Personally, never had a problem with the radio in the pocket and the mic clipped on the strap on my coat. Can lean my head to side a little bit and that's enough to hit the transmit button and talk "hands free".

    When in a "compromised" position...I don't need to get to the radio. I'm not changing channels or anything, all I want to do is be able to transmit.

    I didn't like the strap as it was 1 more thing to strap around me. 1 more thing to put on in the right order so SCBA straps were not an issue. Wasn't finding any benefit to the strap. However, when not wearing a turnout coat, the strap is better than putting radio in pants pocket and mic on suspenders.
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  18. #18
    Forum Member NFD-Firefighter's Avatar
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    Quote Originally Posted by RyanK63 View Post
    Thanks, I was just looking at them now actually.


    So far everyone seems to like them. Any other opinions of BAD things? I'm hearing a lot of good, just curious if there is anything bad about them.
    Bad things? They cost money to solve issues that can be solved without spending a penny...
    Firefighting - one of the few professions left that still makes house calls.

  19. #19
    Let's talk fire trucks! BoxAlarm187's Avatar
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    I wear one at work, but not at the VFD:

    At work, we're using radios that (IMHO) are large and heavy - Motorola XTS3000's. We're in a company doing 10-12 runs a day, so my radio gets to spend a lot of time on me. When we're doing EMS runs, I use it with the anti-sway strap hooked to my rear center belt loop. On runs where my turnouts are required, I have my turnouts prepared exactly the same way every time, so it's very natural for me to don my hood, pants & suspenders, radio strap, and then coat. Only takes a couple of seconds, and places my radio in a position that's far more comfortable and convenient than having it in the chest pocket.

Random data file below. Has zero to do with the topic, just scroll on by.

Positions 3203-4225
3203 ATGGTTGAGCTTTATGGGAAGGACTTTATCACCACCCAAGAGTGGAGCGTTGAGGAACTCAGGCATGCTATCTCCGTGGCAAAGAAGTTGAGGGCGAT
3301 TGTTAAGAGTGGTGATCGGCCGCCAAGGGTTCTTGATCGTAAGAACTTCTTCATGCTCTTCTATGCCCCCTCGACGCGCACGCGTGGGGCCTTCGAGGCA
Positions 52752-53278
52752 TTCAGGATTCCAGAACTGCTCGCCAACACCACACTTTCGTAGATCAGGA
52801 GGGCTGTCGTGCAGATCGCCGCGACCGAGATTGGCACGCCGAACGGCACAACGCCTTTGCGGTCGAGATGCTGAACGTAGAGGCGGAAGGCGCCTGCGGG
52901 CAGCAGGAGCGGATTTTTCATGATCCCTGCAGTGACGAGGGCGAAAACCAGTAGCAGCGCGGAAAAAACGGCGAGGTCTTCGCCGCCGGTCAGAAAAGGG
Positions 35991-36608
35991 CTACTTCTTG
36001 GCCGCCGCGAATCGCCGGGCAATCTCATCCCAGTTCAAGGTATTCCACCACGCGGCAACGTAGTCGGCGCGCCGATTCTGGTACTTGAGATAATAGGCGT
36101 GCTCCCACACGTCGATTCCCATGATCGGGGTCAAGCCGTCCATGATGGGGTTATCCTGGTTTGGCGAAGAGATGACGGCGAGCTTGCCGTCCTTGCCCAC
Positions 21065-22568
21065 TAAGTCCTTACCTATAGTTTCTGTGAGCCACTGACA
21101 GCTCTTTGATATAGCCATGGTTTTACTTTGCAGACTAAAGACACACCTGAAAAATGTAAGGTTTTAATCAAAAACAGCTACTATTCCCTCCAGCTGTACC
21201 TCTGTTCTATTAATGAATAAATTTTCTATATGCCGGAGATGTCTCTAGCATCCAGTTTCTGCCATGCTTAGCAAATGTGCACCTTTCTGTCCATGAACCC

I don't use it at the VFD because of the size of the radios - Motorola HT1250's. They're more comfortable (again, just my opinion) to clip to the belt loop for an EMS run, and slide into the chest pocket on a fire run. We're also rarely changing channels, and so having quick access to the radio isn't as paramount. I tried to the radio strap for a while, but just didn't see it's advantage with our lower call volume and the size of the radio itself.
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  20. #20
    Forum Member RyanK63's Avatar
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    Okay so I found the holder I'm getting, but my question now is it say's it's "Motorola HT1200 & 700 Series w/9008A Battery and Limited Key Pad. I have a 9008A battery but it's a cheap knockoff brand and doesn't hold a charge long at all, and the main battery I use is an actual Motorola, but it's a 9010A battery. I compared size, the 9010 is barely bigger, I'm talking like a CM if that. Would this holder still work? Just trying to find out before I buy something that I can't use.